My faithful laptop has subtly hinted that I need to prioritize replacing it, first by closing every Word File within a few minutes of opening them…

(19) SAVING THROW. Wizards: Tales of Arcadia premiered on Netflix today.

After discovering a secret underworld of trolls and teaming up with aliens to save the planet, the teenagers of Arcadia Oaks are back for one final journey: time traveling to the world of King Arthur’s Camelot to defeat villains and preserve the future. Major characters like Jim (Emile Hirsch), Toby (Charlie Saxton) and Claire (Lexi Medrano) have returned from the previous sagas of “Trollhunters” and “3Below,” joined this time by the legendary Merlin (David Bradley). 

The series is written and produced by Guillermo del Toro, whose 2017 film “The Shape of Water” took home four Oscars, including best picture and director.

(20) GRAND FINALE. Meanwhile, IndieWire reports “Guillermo del Toro’s ‘Trollhunters: Rise of the Titans’ Animated Film to Premiere on Netflix in 2021”.

…Del Toro has billed the film as the conclusion to his “Tales of Arcadia” television trilogy which includes the “Trollhunters,” “3Below,” and “Wizards,” shows. “Wizards” premiered on Netflix today.

Here’s Netflix’s synopsis for the upcoming film: Arcadia may look like an ordinary town, but it lies at the center of magical and mystical lines that makes it a nexus for many battles among otherworldly creatures, including trolls, aliens and wizards. Now, the heroes from the hit series “Trollhunters,” “3Below” and “Wizards,” team-up in their most epic adventure yet where they must fight the Arcane Order for control over the magic that binds them all.

(21) OVER A BARREL. NPR’s Linda Holmes sees that “Seth Rogen Finds Himself (Twice) In ‘An American Pickle'”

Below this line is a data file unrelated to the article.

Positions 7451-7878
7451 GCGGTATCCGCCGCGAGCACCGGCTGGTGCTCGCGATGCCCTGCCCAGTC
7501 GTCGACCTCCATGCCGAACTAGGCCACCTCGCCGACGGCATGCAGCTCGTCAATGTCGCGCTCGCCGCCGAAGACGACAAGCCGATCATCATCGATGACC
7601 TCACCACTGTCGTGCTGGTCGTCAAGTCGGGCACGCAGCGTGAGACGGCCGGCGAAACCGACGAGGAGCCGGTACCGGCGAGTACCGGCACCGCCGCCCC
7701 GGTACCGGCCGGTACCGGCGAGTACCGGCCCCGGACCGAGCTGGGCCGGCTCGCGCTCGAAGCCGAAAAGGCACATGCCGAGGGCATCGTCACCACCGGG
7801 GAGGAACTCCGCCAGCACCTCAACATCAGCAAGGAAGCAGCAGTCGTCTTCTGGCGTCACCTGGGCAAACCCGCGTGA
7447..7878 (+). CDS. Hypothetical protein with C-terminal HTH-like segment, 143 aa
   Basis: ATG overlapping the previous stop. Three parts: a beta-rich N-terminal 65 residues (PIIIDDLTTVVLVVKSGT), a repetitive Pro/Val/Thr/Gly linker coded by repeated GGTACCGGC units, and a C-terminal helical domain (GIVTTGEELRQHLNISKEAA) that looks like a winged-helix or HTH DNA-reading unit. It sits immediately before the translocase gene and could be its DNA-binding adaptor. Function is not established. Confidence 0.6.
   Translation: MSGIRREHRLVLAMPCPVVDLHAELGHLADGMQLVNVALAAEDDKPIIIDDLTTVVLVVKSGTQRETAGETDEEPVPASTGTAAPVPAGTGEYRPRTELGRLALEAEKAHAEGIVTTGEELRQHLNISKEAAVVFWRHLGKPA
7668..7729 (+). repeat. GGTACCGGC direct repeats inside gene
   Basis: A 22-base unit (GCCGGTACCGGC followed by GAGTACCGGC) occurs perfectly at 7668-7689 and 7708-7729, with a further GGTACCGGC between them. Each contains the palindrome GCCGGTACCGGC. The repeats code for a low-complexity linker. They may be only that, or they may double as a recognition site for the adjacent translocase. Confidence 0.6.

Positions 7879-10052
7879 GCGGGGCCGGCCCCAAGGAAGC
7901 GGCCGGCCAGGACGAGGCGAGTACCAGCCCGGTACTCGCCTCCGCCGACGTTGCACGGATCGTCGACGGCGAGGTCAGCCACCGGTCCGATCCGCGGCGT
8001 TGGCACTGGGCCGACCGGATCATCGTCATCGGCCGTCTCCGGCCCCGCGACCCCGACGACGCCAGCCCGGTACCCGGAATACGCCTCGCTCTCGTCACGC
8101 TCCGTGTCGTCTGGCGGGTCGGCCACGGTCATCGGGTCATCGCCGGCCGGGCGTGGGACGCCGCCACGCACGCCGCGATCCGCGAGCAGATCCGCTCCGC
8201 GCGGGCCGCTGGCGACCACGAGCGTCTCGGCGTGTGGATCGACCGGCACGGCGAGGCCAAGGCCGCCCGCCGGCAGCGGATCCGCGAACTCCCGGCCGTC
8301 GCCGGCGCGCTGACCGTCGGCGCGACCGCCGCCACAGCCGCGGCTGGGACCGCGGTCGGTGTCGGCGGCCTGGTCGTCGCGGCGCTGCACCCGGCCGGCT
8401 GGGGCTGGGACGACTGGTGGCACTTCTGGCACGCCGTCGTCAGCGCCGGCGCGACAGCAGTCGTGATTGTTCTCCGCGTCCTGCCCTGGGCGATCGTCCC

When you think about a Seth Rogen movie, he’s almost always got pals around. He’s made comedies with James Franco, Jonah Hill, Craig Robinson, Adam Sandler and — if you count Steve Jobs — even Michael Fassbender. It only makes sense he would eventually make a buddy movie with himself.

An American Pickle, streaming on HBO Max on Aug. 6, is adapted from a four-part Simon Rich story that appeared in The New Yorker in 2013. Called “Sell Out,” it’s about a Polish immigrant named Herschel (whose wife is pregnant) who falls into a pickle barrel in 1920 and wakes up, perfectly preserved, 100 years later. This premise, neatly told in the first six short paragraphs, is both absurd and (no pun intended) narratively rich. In the film, which Rich adapted for the screen himself, both the preserved Herschel and his great-grandson Ben — who are the same age — are played by Seth Rogen. What follows is part wacky opposites-attract picture, part family story, part silly caper and, most interestingly, part funny (but also thoughtful) examination of what our ancestors would think of us, especially if they made great sacrifices to give us what we now have.